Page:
Many of my friends and colleagues have encouraged me to respond to a recent story in The Plain Dealer.  This piece profiled a specific portion of work that my firm, The Project Group, has completed while under contract with Cleveland City Council. 

It was an unflattering profile.

In preparation for the piece, I spoke with the writer on 4 occasions, for about 3½ hours.  So I had plenty of time to tell my side of the story.  Obviously, my powers of persuasion are wanting. 

Equally obviously, I strongly disagree with the direction and tone of the article. 

The delicate nature of our work in the public arena creates circumstances that are often not rendered in blacks and whites — but are shaded in tones of gray.  We pride ourselves on the service we provide all of our clients — and especially Cleveland City Council, given my relationship with that body dating to 1981. 

That contract can only be approved on year-to-year basis — after a rigorous vetting by BOTH the administration and the council.  Over the years, it has been approved by 5 different Council Presidents and 3 different Mayors.  Of course, we hope that this relationship will continue for years to come. 

This has been a difficult period.  To my friends and colleagues, thanx for your terrific support; it’s almost been overwhelming!


Tomorrow at 1PM, Tom Coyne will be (once again) inaugurated as Mayor of the City of Brook Park.

For me, it’s gonna be a blast!
For my great friend, it will culminate one of the most improbable political comebacks in the history of Western civilization.
As Brent Larkin, longtime chief political editor at The Plain Dealer, wrote before November’s elections:
“As all the campaigns, in all the towns, in all of America wind to a close, it’s tough to top the storyline that may be unfolding right here in little Brook Park, Ohio.
“Ten years ago, booze and drugs turned Tom Coyne’s storybook life into a catastrophe.
“Back then, the chances of Coyne ever again holding a significant elected office seemed about as possible as Jimmy Dimora some day winning the Cuyahoga County executive job.”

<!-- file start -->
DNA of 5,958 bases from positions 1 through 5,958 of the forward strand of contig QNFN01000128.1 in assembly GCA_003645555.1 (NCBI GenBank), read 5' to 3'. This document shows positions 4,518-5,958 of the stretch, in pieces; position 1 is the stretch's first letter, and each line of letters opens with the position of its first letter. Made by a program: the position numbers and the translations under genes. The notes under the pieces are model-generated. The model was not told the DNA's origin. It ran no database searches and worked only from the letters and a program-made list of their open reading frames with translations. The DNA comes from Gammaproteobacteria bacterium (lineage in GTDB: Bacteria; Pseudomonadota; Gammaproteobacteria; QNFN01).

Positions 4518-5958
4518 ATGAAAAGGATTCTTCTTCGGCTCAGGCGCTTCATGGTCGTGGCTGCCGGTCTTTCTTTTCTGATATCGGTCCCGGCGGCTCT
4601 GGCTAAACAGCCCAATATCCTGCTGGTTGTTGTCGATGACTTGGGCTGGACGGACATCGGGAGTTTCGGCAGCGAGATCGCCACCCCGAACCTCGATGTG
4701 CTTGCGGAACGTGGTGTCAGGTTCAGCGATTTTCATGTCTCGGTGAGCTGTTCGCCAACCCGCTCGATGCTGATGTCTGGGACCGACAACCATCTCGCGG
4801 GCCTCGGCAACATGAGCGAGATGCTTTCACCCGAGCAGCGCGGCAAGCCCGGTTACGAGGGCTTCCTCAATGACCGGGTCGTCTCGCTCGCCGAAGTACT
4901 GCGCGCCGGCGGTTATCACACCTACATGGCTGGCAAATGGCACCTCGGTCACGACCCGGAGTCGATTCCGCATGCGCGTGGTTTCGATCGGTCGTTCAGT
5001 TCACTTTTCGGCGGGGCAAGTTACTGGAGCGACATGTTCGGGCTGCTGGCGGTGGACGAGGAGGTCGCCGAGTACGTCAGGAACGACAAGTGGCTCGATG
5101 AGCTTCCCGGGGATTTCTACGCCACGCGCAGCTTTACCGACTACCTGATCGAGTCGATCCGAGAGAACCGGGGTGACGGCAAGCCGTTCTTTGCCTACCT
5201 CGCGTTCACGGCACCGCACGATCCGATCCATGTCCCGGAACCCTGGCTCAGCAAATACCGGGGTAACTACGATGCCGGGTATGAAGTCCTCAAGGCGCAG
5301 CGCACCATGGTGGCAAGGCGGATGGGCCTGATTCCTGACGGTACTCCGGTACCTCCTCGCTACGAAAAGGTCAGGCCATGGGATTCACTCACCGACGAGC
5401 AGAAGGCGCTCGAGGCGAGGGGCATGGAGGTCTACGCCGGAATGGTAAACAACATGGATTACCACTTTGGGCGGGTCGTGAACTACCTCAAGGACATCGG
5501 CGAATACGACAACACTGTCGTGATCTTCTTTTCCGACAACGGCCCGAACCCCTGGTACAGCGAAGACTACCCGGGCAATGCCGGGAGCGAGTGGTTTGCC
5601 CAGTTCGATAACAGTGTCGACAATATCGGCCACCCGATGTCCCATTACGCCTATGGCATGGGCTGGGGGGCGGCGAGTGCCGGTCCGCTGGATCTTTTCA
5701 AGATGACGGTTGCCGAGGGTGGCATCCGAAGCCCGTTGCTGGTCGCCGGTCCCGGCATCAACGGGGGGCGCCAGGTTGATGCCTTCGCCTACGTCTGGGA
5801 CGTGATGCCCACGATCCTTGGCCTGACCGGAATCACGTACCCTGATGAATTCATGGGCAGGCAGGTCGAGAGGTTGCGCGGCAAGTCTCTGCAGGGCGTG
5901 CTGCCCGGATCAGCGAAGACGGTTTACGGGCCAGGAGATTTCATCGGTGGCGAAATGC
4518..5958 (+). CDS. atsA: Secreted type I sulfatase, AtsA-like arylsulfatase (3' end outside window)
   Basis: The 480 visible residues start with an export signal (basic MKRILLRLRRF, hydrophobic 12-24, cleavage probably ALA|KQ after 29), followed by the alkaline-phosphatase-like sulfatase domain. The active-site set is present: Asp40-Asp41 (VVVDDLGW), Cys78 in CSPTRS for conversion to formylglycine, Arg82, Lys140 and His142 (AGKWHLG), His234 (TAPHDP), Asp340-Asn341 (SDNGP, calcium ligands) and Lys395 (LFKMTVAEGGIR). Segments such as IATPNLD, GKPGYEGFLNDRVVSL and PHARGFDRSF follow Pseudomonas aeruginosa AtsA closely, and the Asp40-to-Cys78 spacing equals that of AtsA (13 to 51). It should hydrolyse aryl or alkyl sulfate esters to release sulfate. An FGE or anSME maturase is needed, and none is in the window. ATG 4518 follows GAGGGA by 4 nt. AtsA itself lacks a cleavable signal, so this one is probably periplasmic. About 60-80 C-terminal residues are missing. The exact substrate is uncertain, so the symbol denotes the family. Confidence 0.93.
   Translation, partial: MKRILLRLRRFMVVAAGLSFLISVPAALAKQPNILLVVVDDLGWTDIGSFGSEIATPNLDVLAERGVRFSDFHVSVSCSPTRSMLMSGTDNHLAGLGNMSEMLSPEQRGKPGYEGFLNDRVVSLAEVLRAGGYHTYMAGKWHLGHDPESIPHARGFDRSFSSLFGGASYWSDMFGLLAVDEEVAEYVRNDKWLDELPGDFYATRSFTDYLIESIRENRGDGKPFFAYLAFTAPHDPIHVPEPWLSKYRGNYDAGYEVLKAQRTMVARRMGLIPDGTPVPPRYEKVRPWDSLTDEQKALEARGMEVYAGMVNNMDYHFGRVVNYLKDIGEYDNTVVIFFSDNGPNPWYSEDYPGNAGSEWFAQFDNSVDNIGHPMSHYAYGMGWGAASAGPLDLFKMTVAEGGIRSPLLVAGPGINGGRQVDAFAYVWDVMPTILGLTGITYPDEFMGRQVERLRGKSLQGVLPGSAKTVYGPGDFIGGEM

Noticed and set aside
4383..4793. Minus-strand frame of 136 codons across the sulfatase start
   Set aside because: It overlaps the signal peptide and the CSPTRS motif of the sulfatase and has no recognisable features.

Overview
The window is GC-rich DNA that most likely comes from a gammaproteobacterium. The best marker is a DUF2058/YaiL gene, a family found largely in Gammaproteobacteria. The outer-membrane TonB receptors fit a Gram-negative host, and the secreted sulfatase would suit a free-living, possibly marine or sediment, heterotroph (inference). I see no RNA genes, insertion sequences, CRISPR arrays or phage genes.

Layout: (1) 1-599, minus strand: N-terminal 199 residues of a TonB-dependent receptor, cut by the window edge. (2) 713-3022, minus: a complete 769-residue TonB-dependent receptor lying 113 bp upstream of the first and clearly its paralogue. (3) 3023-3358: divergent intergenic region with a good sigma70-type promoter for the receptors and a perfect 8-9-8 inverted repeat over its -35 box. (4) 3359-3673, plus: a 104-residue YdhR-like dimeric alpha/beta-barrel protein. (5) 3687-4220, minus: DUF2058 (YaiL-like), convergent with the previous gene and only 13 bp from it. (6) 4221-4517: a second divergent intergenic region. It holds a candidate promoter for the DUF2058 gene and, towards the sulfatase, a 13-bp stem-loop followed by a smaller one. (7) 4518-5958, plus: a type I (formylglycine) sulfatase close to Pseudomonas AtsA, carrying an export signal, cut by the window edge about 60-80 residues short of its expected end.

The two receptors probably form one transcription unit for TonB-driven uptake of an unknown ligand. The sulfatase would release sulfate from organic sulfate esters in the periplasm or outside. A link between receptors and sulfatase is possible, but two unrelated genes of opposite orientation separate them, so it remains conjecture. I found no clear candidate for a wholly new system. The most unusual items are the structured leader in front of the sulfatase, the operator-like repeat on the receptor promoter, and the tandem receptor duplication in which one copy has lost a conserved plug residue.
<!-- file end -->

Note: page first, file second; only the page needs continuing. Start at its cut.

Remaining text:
Well, on November 5th, the people of Brook Park (re)elected Tom as their new Mayor in a landslide.  As Larkin concluded:
“He doesn’t have a lot of education, but he’s smart, tough and street-wise.
“And despite his travails, Coyne’s ego remains a sight to behold.  There’s not a humble bone in that 64-year-old body.”
That’s my buddy!
Happy New Year’s all!!


About 18 months ago, I asked you to consider supporting my friend, Tim McGinty, for Cuyahoga County Prosecutor.

I explained that I had known him for decades, and that “I have complete faith that he is the best choice for Prosecutor.”

The events of the last 3 months demonstrated why I know that faith is justified.
Ariel Castro was arrested on 06 May.  By mid-day last Wednesday, 07 August, he had pled guilty to 937 charges, and sentenced to life without parole plus 1,000 years.  The 3 young women did not have to testify, and are beginning to reconstruct their lives.
And the house on Seymour Avenue had been demolished.
Sometimes, the right guy is in the right place at the right time.


interior 2The Plain Dealer recently ran an article about the Loft Homes project in Cleveland’s St. Clair- Superior neighborhood.

St. Clair Superior Development Corporation and the Cuyahoga County Land Bank have teamed up to convert some of the neighborhood’s vacant homes into “Loft Homes” — with open floor plans to replace outdated ones and appeal to people interested in modern living.

The open floor plan requires less electrical, heating and duct work as well as far fewer materials for flooring and other interior needs than a conventional renovation.  As a result, a Loft Home can be done for about the same cost as a demolition — about $10,000 to $15,000.

I’m impressed with this innovative way to breathe new life into the neighborhood and put vacant homes back into productive use.  Check out The Plain Dealer article to learn more.